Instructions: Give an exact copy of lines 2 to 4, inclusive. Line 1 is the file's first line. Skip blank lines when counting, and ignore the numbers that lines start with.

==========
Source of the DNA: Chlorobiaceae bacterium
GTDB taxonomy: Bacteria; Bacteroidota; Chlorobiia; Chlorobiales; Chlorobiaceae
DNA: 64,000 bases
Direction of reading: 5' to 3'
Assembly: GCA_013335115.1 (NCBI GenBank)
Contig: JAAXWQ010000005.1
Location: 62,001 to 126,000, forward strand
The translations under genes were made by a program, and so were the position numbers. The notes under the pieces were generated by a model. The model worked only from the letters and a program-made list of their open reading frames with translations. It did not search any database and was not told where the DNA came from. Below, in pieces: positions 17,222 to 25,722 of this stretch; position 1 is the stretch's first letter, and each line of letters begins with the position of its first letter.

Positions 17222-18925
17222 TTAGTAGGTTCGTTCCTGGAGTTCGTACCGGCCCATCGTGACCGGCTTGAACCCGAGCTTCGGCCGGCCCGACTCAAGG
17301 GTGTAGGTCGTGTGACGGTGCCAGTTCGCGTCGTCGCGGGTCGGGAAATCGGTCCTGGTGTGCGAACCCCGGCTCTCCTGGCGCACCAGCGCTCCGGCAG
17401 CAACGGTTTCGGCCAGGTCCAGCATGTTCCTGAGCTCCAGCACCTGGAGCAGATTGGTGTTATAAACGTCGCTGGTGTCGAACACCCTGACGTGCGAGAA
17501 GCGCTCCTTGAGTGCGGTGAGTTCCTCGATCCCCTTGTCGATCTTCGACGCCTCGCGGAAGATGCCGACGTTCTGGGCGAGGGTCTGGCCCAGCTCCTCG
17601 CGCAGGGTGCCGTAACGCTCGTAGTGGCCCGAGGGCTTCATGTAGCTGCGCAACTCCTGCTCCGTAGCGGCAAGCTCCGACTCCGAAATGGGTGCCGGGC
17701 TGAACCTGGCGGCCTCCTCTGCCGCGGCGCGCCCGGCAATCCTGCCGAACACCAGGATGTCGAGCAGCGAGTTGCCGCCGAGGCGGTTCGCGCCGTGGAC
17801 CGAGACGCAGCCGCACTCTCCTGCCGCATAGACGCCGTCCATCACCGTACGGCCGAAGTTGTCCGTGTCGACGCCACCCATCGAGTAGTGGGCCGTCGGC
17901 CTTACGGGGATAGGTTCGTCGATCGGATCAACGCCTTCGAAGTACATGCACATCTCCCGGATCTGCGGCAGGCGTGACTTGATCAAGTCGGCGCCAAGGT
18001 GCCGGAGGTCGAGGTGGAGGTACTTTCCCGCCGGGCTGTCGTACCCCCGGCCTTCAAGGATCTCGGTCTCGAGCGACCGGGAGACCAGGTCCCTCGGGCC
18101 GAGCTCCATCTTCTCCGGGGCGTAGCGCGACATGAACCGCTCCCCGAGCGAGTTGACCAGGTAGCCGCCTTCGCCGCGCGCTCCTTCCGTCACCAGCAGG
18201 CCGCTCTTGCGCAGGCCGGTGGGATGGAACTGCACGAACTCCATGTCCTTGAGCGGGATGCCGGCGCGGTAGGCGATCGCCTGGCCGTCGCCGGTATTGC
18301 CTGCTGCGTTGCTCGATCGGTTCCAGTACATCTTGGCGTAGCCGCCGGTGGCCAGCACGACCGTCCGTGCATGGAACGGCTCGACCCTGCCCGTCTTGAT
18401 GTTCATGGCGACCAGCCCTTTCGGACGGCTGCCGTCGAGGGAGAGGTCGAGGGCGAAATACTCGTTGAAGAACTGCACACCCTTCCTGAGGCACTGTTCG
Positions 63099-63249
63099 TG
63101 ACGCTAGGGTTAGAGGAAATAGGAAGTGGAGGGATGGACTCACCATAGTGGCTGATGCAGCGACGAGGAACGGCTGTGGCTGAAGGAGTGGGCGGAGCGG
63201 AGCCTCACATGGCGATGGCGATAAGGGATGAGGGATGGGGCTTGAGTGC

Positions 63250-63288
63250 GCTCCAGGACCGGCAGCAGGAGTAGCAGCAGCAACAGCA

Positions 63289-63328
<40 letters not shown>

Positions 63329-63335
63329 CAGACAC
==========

GTDB taxonomy: Bacteria; Bacteroidota; Chlorobiia; Chlorobiales; Chlorobiaceae
DNA: 64,000 bases
Direction of reading: 5' to 3'